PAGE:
As the Affordable Care Act prepares to expand Medicaid coverage, the state of California is reporting that its own Medicaid program, Medi-Cal, drove an increase in emergency department (ED) visits between 2005 and 2010. In a letter to JAMA, researchers from University of California, San Francisco note that overall ED visits in California increased from 5.4 million to 6.1 million annually over this five-year period. Overall, EDs saw a 35 percent increase in Medi-Cal beneficiaries and a 25 percent increase in uninsured patients. The authors suggested that "increasing ED use by Medicaid beneficiaries could reflect decreasing access to primary care" and could have an adverse impact on federal and state healthcare spending.
Centers for Medicare & Medicaid Services (CMS) delivered mixed results recently when it reported on its Pioneer Accountable Care Organizations (ACOs) pilot program. Although all 32 Pioneer ACOs were able to improve quality of care, only 13 were able to reduce costs sufficiently to participate in shared savings. As a result, "seven of the Pioneer ACOs have decided to move to other pay for performance programs that involve less financial risk, and two of the participating organizations have decided to leave Medicare accountable care altogether." The less than optimal performance of the Pioneer ACOs is leading some healthcare administrators to question the program's effectiveness and how to better ensure long-term success under the ACO model, which continues to expand.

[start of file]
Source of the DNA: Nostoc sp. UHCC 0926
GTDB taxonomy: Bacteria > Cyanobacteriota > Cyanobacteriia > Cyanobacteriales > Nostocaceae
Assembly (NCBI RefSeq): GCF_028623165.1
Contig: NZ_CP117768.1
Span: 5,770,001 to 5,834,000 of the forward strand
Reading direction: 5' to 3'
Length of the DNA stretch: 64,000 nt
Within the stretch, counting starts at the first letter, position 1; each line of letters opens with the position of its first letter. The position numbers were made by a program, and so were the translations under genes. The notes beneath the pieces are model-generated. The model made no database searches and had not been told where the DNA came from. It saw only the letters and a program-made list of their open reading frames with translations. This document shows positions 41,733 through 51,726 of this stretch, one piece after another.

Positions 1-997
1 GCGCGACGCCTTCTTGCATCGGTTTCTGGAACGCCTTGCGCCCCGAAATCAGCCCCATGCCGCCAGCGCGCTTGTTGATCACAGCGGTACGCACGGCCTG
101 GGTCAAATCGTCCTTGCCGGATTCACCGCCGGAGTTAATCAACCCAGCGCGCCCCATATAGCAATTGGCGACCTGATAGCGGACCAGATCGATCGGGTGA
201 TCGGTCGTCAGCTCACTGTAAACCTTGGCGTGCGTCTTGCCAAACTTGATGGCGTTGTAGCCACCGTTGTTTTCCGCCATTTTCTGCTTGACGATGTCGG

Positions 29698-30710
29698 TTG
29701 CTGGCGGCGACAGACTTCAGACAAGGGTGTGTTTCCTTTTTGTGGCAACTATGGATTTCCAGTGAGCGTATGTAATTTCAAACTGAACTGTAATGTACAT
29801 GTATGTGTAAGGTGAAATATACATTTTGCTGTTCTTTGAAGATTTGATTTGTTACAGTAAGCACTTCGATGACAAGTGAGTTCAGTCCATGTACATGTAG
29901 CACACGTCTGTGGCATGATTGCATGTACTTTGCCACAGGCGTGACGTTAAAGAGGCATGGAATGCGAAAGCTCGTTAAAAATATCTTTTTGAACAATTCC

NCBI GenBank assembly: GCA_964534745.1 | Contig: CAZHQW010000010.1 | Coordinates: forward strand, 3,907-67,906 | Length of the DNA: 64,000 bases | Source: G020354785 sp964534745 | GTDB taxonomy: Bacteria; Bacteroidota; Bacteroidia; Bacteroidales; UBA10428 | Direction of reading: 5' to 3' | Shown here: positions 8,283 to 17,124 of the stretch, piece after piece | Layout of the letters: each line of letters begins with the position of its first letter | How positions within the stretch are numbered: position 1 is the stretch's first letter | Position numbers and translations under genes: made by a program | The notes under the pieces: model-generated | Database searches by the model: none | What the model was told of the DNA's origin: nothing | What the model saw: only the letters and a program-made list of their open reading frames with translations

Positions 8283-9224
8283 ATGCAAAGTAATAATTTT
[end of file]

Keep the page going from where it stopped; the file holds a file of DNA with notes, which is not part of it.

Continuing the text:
With a physician shortage looming even as millions of uninsured patients are expected to enroll in expanded health insurance coverage, nurse practitioners (NPs) are more frequently fillings the gaps with surprisingly positive results. A study by Manhattan Research found that 90 percent of NPs provide patients with additional medical resources, and nearly half report having "spent more time educating patients during the past two years." This focus on patient adherence comes as NPs push for greater medical responsibility, with a June Health Affairs article reporting that a "majority of healthcare consumers would rather see an NP or physician assistant than wait to see a physician."